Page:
I have been suffering strong pain in my joints.
I have read the article about arthritis and found it very helpful as I have been suffering strong pain in my joints for more than 2 months, especially left hip, left shoulder, and sometimes knees and hands/fingers as well. Now the pain in my hip is so strong that I can't run/exercise or even walk properly.
I've seen my GP and had a hip X-Ray but it seems normal, although I still think I should have further tests done to find a proper diagnoses.
I have AXA PPP insurance but don't know how to proceed or the type of tests I need to request. I have a physiotherapist appointment too.
I am 31 years old so at the beginning I thought I should not consider arthritis as this is an illness that happens normally in people over 50, what do you think?
Joint pains are common, but you are young to be affected so much. If you had pain just in one large joint, such as a hip, it could be due to osteoarthritis. However, at your age it would be much more likely to be down to strain to the muscles around your hip or possibly inflammation of a ‘bursa’ – a potential fluid-filled sac – over the surface of your hip. Osteoarthritis is rare in people of your age unless they have had major trauma in the past to the joint affected, or have a long term joint condition such as congenital dislocation of the hip.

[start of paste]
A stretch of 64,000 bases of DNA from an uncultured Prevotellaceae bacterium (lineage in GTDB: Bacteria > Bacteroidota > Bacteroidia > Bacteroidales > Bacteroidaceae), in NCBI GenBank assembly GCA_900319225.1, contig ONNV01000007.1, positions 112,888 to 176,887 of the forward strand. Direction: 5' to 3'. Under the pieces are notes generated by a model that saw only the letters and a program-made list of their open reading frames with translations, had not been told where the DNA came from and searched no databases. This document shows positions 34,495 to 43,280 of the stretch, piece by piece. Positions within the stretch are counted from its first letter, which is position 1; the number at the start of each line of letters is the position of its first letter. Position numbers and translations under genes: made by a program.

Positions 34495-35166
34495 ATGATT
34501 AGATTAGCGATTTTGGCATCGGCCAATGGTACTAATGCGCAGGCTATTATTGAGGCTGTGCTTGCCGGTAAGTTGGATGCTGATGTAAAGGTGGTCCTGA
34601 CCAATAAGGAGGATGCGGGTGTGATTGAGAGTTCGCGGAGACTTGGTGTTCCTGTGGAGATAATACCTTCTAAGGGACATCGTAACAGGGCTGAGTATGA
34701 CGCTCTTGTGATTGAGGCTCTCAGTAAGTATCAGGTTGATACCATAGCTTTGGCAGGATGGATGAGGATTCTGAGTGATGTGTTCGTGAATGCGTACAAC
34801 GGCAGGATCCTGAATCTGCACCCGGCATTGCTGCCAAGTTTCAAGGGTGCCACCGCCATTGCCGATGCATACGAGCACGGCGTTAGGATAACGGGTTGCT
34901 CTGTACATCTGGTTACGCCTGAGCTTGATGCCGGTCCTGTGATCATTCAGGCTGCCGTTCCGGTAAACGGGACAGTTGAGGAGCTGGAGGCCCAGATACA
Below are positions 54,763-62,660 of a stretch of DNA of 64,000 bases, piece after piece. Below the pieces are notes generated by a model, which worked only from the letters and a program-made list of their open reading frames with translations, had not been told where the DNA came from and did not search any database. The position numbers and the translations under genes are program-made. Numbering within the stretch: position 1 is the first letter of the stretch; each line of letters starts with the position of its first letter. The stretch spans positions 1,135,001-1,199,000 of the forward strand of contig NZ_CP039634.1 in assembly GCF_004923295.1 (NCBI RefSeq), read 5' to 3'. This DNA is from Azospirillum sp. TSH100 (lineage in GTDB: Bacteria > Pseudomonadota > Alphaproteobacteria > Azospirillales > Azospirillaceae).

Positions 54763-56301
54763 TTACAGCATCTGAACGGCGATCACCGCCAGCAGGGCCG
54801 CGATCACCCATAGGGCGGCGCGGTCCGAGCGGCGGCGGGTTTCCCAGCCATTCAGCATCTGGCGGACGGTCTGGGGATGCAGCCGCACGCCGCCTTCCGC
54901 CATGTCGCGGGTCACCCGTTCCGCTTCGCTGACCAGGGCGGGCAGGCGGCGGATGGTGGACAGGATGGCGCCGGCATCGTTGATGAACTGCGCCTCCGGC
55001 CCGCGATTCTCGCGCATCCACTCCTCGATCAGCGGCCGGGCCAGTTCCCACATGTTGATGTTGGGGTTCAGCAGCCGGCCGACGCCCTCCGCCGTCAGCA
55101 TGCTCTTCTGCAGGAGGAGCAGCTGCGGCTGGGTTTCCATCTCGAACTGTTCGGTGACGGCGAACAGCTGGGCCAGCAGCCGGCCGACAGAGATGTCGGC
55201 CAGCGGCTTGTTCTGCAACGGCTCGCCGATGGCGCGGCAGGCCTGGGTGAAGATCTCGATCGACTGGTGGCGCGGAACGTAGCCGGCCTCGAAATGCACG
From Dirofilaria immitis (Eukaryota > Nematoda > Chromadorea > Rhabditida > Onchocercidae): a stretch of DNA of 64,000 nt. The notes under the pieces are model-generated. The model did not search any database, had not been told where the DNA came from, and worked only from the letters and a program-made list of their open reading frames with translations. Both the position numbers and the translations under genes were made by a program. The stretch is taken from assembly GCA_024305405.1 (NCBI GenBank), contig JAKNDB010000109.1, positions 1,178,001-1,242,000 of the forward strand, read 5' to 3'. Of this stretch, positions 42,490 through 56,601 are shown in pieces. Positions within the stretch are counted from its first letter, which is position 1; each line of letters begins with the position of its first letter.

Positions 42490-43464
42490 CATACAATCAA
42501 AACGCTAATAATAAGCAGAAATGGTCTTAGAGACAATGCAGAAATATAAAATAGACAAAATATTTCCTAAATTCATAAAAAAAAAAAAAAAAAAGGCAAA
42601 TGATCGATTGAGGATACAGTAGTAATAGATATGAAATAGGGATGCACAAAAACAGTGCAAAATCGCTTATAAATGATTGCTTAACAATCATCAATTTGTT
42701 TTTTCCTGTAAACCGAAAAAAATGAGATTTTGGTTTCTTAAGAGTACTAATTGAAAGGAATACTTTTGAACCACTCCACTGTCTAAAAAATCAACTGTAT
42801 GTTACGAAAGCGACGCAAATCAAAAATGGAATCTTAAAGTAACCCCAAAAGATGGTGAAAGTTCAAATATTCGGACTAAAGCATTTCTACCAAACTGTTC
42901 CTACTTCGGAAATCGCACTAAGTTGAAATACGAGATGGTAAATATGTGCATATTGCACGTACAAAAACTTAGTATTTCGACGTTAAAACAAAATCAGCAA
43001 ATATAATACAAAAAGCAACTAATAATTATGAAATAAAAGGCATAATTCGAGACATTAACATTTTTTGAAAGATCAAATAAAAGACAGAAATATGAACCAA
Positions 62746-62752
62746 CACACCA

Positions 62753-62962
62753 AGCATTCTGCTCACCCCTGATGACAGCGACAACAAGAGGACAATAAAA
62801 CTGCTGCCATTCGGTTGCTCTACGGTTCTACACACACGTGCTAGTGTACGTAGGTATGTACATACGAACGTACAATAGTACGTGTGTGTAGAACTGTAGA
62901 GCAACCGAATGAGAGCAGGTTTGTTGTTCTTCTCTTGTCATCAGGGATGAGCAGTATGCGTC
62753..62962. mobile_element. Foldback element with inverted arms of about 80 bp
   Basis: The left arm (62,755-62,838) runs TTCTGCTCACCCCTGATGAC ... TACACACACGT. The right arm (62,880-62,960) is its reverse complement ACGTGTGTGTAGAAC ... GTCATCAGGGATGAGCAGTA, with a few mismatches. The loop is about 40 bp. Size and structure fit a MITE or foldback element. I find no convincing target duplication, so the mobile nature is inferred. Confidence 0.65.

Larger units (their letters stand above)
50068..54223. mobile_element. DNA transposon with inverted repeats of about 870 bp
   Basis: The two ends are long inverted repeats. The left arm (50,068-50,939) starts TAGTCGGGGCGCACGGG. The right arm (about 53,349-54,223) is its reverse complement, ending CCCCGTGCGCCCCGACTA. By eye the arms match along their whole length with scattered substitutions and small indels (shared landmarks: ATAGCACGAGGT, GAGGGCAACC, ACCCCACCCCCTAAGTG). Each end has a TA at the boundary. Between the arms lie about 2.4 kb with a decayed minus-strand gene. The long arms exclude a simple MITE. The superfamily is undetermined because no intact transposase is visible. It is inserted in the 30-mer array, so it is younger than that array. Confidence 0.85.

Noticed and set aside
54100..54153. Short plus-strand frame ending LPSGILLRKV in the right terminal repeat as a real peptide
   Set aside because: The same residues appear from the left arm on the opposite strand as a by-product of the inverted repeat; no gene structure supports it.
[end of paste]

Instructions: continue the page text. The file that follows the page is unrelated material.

Getting pain in multiple joints, especially your smaller joints such as your fingers, needs looking into. It is not uncommon to get inflammation of multiple joints following a viral infection, and these inflammations tend to settle on their own. However, an auto-immune condition – in which your body recognises part of itself as an ‘enemy’ and attacks it – needs to be ruled out. This kind of arthritis includes rheumatoid arthritis and arthritis associated with the skin condition psoriasis.
I would suggest that you speak to your GP about getting some baseline blood tests, including a full blood count, ESR and anti-CCP antibody test done. If the pain persists, ask him about a private referral to a rheumatologist.
Answered by Dr Sarah Jarvis
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